Background: Obesity often originates in early life, and is linked to excess sugar intake. Nonnutritive sweeteners (NNS) are widely consumed as "healthier" alternatives to sugar, yet recent evidence suggests NNS may adversely influence weight gain and metabolic health. The impact of NNS during critical periods of early development has rarely been studied. We investigated the effect of prenatal NNS exposure on postnatal adiposity and adipocyte development.
Methods: In the CHILD birth cohort (N = 2298), we assessed maternal NNS beverage intake during pregnancy and child body composition at 3 years, controlling for maternal BMI and other potential confounders. To investigate causal mechanisms, we fed NNS to pregnant C57BL6J mice at doses relevant to human consumption (42 mg/kg/day aspartame or 6.3 mg/kg/day sucralose), and assessed offspring until 12 weeks of age for: body weight, adiposity, adipose tissue morphology and gene expression, glucose and insulin tolerance. We also studied the effect of sucralose on lipid accumulation and gene expression in cultured 3T3-L1 pre-adipocyte cells.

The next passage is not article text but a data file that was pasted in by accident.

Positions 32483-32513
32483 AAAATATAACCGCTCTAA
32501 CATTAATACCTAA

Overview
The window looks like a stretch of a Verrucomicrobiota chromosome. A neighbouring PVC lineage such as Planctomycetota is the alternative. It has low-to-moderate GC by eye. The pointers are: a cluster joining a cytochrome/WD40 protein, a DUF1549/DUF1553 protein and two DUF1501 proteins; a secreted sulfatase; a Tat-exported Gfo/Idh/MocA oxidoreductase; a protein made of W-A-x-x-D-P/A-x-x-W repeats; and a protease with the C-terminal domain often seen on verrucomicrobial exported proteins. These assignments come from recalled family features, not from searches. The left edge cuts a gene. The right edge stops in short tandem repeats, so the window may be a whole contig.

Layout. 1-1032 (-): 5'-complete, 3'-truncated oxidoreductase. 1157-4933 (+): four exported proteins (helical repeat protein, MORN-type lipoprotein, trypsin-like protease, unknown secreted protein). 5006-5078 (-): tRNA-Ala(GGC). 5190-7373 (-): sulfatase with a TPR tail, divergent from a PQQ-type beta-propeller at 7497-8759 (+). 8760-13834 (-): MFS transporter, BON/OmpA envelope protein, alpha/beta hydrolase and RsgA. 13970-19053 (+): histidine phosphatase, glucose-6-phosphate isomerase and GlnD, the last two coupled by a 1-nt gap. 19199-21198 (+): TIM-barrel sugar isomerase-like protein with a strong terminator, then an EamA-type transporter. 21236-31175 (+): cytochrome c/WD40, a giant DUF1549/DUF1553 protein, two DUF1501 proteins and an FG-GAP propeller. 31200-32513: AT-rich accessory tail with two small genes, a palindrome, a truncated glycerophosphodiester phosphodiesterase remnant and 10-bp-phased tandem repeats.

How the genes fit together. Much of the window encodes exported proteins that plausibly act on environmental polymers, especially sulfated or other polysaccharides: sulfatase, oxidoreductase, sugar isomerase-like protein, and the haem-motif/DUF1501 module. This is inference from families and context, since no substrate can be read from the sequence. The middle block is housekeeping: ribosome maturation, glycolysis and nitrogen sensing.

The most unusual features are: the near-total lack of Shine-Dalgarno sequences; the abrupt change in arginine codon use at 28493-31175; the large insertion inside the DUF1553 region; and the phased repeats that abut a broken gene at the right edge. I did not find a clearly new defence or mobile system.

Results: In the CHILD cohort, children born to mothers who regularly consumed NNS beverages had elevated body mass index (mean z-score difference +0.23, 95% CI 0.05-0.42 for daily vs. no consumption, adjusted for maternal BMI). In mice, maternal NNS caused elevated body weight, adiposity, and insulin resistance in offspring, especially in males (e.g., 47% and 15% increase in body fat for aspartame and sucralose vs. controls, p < 0.001). In cultured adipocytes, sucralose exposure at early stages of differentiation caused increased lipid accumulation and expression of adipocyte differentiation genes (e.g., C/EBP-α, FABP4, and FASN). These genes were also upregulated in adipose tissue of male mouse offspring born to sucralose-fed dams.
Conclusion: By triangulating evidence from humans, mice, and cultured adipocytes, this study provides new evidence that maternal NNS consumption during pregnancy may program obesity risk in offspring through effects on adiposity and adipocyte differentiation.